For all of the wider political points being made, Weerasethakul also captures the difficulty of everyday Thais to reconcile their own personal pasts. It’s all very well for the institutions to take advantage of a simplified and ideologically useful past, but Apichatpong suggests it’s particularly difficult for individuals to make sense of one’s own life. He presents a person’s life as playing out via dreams, hallucinations, moments of clarity, repressed memories, banal everydayness, and so on. Jenjira acts selflessly acts towards the powerful (and less deserving), but she is also the victim of a political trauma. She carries a scar and a shorter leg from an unresolved memory from her past—the region was seen by central government as a communist breeding ground, formed a key locale for the Communist insurgencies in the 1960s and 1970s, and there were skirmishes with Laotian forces. Cemetery of Splendour was reportedly formed after numerous discussions with Jenjira, and Weerasethakul frames her life with such generosity and understanding, that he subverts any potential political pessimism. The film is also a biography as a result, as Weerasethakul helps assemble Jenjira’s past and present, and hopefully suggests her future, through capturing the mysteriousness of her everyday life. And that, undoubtedly given the circumstances and wider narratives in play, is a most subversive approach to take.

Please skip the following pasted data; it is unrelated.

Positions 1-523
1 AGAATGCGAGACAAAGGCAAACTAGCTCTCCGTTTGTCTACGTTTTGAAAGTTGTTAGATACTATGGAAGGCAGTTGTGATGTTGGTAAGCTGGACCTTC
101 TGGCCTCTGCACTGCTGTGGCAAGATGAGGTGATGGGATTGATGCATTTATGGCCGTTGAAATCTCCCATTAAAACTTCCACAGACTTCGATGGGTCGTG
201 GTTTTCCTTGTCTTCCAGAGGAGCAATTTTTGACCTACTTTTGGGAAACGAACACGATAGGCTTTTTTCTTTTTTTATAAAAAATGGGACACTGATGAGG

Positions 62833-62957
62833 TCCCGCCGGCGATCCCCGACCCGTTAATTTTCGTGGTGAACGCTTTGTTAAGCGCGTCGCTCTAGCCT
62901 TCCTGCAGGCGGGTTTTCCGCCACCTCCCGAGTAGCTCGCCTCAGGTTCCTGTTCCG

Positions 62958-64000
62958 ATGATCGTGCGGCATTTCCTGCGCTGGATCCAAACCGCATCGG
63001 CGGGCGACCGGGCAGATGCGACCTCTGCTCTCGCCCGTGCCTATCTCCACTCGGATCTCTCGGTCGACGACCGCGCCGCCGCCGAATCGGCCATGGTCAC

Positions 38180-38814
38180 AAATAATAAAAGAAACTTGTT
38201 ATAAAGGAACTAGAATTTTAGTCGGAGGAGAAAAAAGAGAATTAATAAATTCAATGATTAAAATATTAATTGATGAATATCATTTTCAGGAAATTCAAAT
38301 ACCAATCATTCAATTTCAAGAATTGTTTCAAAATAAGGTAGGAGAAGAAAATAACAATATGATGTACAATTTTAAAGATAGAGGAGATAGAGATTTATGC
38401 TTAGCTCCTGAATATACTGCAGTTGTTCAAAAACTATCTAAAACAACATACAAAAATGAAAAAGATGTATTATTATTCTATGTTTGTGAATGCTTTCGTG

It is a sad reflection of current times—and further confirmation of the importance of the New Zealand International Film Festival—that a film like Inherent Vice has remained absent from local cinemas up until this point. With its all-star cast, rich period setting, champion director, and high comedic values, it would have once upon a time been a dead-cert. But then again, The Master baffled many (not us at Lumière who uniformly called it a masterpiece) and Inherent Vice is based on a Thomas Pynchon novel. This is the first film adaptation of Pynchon’s work on account of his perceived difficulty, a reputation that is perhaps overstated: Pynchon’s later work in particular is more ‘filmable’, and his use of humour and intelligence is surely translatable to the screen. And Anderson succeeds, carrying on his eclectic career-wide jaunt through the 20th Century.